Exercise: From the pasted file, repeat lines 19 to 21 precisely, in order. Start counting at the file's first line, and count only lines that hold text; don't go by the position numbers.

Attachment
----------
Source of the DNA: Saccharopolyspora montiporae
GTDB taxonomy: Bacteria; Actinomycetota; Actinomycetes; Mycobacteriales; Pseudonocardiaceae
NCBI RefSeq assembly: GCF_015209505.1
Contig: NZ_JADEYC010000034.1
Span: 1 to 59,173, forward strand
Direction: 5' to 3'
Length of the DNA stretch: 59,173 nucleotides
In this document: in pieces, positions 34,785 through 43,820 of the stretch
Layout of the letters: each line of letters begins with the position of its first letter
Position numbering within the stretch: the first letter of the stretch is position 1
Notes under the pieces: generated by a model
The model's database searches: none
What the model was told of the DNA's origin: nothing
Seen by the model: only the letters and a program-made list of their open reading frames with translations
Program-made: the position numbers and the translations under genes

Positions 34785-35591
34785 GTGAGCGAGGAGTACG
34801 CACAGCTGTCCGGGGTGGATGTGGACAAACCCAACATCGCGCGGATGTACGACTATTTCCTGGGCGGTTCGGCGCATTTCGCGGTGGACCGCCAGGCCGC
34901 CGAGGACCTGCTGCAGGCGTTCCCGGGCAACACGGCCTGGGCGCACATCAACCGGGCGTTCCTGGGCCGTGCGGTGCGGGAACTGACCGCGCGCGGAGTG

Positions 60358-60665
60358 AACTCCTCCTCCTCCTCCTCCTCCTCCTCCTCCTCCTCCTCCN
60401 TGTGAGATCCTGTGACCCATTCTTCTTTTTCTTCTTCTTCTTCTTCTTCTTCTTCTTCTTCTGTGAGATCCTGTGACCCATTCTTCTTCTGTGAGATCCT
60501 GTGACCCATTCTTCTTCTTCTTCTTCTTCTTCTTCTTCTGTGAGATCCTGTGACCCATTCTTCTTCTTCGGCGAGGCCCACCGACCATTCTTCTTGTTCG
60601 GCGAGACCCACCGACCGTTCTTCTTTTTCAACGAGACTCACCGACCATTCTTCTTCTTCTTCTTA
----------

34901 CGAGGACCTGCTGCAGGCGTTCCCGGGCAACACGGCCTGGGCGCACATCAACCGGGCGTTCCTGGGCCGTGCGGTGCGGGAACTGACCGCGCGCGGAGTG

Positions 60358-60665
60358 AACTCCTCCTCCTCCTCCTCCTCCTCCTCCTCCTCCTCCTCCN